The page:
I’d first started toying with the idea of buying a condo last year. I was finally earning a decent living and not just struggling to survive. A friend had told me about a program to help first time home buyers in Washington state. After looking at a couple of studios that were each too small to fit my bed into that were both going for more than $300,000, I’d surrendered the fantasy and resigned myself to the fact that I was just going to have to be a renter forever.

I still looked at real estate apps longingly, not really expecting to find anything I could possibly afford. I get by, but I’m not making tech industry bucks. So when I saw an open house for a one bedroom in my neighborhood, I popped in for a look more as a lark than any serious expectation that I might end up actually being able to buy the place.

The place was adorable. A historical building. Hardwood floors. Twice the space of my tiny apartment. I immediately started imaging my life there. Movie nights with friends. Chopping vegetables for wine bottle dinners with Nina Simone playing. Dancing in socked feet and working away at my supposed novel.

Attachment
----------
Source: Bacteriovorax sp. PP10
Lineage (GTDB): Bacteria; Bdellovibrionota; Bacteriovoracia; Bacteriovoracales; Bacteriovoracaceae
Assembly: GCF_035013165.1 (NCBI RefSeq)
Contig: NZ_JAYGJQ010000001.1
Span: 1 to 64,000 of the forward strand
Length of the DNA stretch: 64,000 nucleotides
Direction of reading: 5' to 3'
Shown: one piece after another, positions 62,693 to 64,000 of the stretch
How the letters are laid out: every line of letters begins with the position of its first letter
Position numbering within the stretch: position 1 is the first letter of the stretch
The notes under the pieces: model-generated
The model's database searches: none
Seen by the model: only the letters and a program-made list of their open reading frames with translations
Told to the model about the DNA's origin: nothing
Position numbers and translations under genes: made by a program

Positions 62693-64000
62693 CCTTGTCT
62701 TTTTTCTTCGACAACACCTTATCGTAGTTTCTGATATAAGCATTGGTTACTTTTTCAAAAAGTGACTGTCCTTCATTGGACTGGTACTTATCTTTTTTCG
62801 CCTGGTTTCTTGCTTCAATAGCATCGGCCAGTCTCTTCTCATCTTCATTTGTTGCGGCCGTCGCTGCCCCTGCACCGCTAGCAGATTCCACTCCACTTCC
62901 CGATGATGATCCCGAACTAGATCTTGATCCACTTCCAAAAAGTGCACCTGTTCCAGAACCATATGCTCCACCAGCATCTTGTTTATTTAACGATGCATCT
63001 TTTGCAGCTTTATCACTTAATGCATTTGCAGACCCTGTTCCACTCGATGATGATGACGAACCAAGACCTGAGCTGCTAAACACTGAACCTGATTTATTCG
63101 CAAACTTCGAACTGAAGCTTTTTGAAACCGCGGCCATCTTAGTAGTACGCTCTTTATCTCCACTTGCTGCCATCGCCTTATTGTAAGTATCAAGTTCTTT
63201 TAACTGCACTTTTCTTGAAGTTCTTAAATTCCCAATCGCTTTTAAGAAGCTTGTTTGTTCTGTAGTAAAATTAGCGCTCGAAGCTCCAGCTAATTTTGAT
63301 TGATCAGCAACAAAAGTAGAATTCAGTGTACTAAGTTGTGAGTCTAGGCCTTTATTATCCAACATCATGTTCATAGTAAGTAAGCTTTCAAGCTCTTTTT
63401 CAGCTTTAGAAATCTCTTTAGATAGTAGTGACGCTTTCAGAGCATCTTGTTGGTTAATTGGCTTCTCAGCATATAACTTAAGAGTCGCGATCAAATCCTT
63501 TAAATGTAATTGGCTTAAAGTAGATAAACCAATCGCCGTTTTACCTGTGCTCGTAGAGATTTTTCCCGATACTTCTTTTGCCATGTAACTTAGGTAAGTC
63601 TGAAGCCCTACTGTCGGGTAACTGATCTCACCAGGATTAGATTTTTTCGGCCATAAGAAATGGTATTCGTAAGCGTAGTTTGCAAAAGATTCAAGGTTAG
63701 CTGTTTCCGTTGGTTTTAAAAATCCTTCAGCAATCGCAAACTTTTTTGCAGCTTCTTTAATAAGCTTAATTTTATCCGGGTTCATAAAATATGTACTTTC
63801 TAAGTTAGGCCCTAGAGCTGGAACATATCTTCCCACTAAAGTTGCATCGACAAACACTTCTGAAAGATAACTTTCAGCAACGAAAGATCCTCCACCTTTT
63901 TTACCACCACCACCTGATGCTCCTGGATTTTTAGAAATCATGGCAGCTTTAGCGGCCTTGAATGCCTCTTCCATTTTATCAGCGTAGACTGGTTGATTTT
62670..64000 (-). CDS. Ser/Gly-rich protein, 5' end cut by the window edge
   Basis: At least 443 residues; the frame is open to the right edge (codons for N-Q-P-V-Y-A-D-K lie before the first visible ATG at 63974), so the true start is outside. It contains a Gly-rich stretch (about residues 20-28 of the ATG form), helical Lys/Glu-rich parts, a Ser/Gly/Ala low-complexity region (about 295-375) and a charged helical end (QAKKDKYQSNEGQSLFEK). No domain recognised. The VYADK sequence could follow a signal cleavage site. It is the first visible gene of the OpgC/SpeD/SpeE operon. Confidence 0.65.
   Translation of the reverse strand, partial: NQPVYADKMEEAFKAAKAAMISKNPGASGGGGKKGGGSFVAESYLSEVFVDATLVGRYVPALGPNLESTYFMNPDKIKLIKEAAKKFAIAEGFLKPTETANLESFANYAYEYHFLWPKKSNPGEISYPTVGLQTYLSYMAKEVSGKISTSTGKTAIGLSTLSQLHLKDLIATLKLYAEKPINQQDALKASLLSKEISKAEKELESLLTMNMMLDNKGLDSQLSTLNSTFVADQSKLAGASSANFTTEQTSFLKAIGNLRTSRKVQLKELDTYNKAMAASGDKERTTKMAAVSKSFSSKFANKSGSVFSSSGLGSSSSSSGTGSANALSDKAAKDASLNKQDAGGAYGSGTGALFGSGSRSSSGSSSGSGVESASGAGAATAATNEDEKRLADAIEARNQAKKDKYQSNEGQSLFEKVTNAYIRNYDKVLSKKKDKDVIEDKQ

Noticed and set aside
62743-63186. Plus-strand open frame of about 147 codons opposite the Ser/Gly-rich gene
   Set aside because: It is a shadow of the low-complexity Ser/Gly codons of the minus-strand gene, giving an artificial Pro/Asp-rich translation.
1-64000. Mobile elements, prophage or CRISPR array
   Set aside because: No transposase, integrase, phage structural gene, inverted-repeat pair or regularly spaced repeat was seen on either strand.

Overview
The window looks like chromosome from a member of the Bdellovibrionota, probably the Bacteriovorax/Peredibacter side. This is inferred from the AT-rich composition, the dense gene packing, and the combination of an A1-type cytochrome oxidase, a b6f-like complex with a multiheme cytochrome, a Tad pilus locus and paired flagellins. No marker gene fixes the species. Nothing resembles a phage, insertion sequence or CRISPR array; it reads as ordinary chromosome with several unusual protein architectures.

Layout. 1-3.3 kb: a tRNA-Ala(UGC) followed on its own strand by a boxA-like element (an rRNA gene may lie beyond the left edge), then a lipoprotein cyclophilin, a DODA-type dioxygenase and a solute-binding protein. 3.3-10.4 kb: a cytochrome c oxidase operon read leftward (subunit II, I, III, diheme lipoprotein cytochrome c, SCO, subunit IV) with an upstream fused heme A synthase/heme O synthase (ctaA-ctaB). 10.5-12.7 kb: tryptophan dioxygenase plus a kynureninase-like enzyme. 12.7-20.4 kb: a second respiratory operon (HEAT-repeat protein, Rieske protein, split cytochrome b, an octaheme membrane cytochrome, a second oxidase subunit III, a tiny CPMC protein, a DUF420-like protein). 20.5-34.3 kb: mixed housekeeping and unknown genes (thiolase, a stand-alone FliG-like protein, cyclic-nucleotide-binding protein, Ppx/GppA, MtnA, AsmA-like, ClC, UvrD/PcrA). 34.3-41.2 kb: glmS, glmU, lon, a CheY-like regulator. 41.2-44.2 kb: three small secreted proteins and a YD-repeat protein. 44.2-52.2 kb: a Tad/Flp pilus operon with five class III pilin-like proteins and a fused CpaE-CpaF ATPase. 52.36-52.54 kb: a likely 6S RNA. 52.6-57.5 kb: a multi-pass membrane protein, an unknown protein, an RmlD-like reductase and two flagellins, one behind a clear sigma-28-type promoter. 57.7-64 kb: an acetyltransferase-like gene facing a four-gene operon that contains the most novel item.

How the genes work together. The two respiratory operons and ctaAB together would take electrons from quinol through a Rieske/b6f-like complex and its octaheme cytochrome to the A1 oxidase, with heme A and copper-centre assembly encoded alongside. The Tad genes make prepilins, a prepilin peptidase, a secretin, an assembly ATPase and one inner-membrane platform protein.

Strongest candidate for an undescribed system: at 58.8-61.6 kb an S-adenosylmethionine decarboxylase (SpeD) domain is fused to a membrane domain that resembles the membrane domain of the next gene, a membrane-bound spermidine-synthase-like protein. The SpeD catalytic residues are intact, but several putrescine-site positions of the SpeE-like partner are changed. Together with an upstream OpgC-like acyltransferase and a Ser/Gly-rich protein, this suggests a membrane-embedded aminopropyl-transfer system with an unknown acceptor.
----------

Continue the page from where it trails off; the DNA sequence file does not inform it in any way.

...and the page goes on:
After that tings began happening at a disconcertingly rapid pace. A bank pre-approved me. An offer was made. An offer was accepted. Earnest money was provided. An escrow was opened. Forms to complete and sign and initial were emailed to me and emailed back.

Now I’m faced with the near certainty of home ownership. I say near, because it’s a co-op, and I still have to go through a process of being vetted by strangers who’ll decide if I’m financially sound and a good fit for the community.

Because of the worldwide panic over the virus, and the tanking economy, I ended up with a rather obscene interest rate, and for the first time think I may be able to actually afford this place without falling into abject poverty.

For the time being, I’m just waiting for the closing so that I can finally relax and breathe again. As the virus impacts more and more aspects of my daily life, I try to decide how much panic I should allot to home buying and how much I should divest to the disease. The best I can do is continue to wash my hands obsessively and hope that the next 30-45 days pass by quickly and painlessly, and hope that the grocery store gets a shipment of toilet paper sometime soon.

Sleepless in Seattle